According to a new research report from the National Council on Compensation Insurance (NCCI), the slowest payout rate of any workers’ compensation service category is for prescription drugs. Overall, less than 20 percent of prescription drug costs for lost-time claims are paid by the end of the sixth relative service year.
The report, Medical Services by Size of Claim—2011 Update, provides insight into an area that constitutes a major cost driver in workers’ compensation. Medical services now account for almost 60 percent of workers’ compensation claim costs, up from about 40 percent in the early 1980s.
Through narrative and charts, the NCCI research study quantifies how the mix of medical services for a more serious injury or illness differs from the type of care required to help a worker heal from a minor mishap. It also shows how the medical services profile for workers with serious injuries is markedly different in the later years of their treatment from the mix of services required early on.
In the study, NCCI looked at nine different service groups and found that the mix of medical services differs by service group between small and large claims:
- Office visits and emergency services dominate the service mix for smaller claims
- Surgery and anesthesia are a larger share of the services for mid-range ($5,000 to $100,000) claims than for other claim sizes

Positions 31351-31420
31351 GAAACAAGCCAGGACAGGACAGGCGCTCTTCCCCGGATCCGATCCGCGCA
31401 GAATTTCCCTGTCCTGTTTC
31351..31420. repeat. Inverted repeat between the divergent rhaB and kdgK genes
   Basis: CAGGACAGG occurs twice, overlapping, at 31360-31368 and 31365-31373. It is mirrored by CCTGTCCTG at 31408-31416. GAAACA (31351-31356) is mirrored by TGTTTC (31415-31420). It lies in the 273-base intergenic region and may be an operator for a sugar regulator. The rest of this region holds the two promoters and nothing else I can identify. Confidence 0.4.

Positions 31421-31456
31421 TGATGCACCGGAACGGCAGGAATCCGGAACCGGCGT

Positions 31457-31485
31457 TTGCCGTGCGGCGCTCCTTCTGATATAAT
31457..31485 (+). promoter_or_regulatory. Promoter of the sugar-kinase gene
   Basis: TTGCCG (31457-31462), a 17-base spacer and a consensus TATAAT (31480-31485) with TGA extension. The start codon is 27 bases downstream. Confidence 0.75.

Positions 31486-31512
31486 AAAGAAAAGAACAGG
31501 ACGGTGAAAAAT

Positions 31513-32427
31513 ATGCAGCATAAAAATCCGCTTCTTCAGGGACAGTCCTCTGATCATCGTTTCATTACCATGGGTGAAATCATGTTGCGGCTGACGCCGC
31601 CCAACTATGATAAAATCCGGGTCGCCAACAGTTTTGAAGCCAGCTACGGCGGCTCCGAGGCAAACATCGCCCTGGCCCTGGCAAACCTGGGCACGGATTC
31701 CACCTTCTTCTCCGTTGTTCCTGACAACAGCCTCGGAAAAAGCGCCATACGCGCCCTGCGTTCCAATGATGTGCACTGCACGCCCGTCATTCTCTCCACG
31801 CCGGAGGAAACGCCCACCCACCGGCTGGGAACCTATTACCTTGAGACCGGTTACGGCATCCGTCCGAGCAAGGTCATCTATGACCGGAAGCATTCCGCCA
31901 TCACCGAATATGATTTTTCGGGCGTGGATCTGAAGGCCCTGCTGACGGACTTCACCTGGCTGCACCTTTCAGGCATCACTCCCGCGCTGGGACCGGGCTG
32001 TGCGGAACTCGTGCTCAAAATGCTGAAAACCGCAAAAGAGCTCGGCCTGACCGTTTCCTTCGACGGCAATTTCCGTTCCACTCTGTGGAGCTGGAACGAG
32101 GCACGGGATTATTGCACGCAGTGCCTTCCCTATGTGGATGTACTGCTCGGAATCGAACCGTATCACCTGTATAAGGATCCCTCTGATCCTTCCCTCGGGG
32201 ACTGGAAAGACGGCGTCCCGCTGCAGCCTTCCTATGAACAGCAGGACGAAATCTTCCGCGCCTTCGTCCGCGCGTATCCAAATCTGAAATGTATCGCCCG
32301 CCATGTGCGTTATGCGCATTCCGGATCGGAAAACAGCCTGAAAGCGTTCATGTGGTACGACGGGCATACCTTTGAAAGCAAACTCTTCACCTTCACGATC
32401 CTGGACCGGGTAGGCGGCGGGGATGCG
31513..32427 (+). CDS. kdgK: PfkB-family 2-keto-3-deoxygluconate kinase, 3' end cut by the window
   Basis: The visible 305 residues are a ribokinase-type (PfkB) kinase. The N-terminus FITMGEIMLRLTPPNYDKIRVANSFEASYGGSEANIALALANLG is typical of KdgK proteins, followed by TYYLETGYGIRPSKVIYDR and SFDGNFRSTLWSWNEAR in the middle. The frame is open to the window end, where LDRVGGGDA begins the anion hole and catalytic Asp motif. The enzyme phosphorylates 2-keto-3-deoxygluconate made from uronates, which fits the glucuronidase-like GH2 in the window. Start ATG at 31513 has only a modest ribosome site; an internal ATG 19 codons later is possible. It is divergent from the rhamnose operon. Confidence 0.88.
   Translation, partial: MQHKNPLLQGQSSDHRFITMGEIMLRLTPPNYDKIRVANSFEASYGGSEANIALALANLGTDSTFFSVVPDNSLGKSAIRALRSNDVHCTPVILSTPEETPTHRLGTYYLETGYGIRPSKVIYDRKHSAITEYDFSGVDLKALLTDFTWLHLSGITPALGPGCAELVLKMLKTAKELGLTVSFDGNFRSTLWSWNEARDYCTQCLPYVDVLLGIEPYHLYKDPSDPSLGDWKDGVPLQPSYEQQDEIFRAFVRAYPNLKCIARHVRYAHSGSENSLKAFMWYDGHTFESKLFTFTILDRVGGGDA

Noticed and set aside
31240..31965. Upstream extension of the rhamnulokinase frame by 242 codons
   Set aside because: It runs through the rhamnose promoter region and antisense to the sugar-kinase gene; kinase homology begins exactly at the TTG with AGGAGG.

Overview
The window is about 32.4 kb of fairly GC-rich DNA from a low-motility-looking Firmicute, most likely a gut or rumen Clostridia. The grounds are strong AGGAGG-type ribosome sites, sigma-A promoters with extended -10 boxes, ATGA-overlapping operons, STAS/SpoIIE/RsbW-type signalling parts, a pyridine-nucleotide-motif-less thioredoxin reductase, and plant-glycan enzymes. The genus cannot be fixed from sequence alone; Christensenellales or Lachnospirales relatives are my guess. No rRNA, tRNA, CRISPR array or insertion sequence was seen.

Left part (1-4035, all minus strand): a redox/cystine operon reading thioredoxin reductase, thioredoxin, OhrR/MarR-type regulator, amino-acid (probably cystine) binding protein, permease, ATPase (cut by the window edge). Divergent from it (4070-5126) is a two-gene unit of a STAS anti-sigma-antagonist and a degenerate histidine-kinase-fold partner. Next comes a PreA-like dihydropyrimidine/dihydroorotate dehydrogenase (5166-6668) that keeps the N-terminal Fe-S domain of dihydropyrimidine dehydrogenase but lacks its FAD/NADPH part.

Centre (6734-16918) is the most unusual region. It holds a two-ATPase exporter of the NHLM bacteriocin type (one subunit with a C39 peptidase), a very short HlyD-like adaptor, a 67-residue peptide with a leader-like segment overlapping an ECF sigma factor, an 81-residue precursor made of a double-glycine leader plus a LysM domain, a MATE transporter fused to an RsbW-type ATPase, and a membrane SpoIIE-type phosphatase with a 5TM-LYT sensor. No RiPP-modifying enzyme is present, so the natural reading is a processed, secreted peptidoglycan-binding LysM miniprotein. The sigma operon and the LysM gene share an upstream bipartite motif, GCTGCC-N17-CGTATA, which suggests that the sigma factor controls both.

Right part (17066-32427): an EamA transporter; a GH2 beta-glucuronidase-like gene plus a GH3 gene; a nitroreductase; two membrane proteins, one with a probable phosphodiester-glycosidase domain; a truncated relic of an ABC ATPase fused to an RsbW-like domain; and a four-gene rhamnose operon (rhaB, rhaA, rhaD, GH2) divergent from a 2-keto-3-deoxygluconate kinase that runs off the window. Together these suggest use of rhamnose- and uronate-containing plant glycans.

- Hospital services and prescription drugs comprise more than 40 percent of the cost of claims greater than $100,000.
Large claims, in general, are subject to greater inflation than smaller claims. The CPI for the prices of hospital services has recently been growing at a faster rate than the CPI for office visits or physical therapy.
In other key findings, the report notes that the varying mix of services by claim size has implications for the payout rates by type of service:
- Office visits, physical therapy, and emergency services all have relatively fast payout patterns
- Hospital services and prescription drugs have relatively slow payout patterns
- For every claim size range, prescription drugs are a substantially greater share of total medical costs paid after the sixth relative service year than they are up through the first 6 relative service years
- Physical therapy, hospital services, and surgery and anesthesia are greater shares of total medical costs paid through the sixth relative service year than they are of the seventh and subsequent relative service years.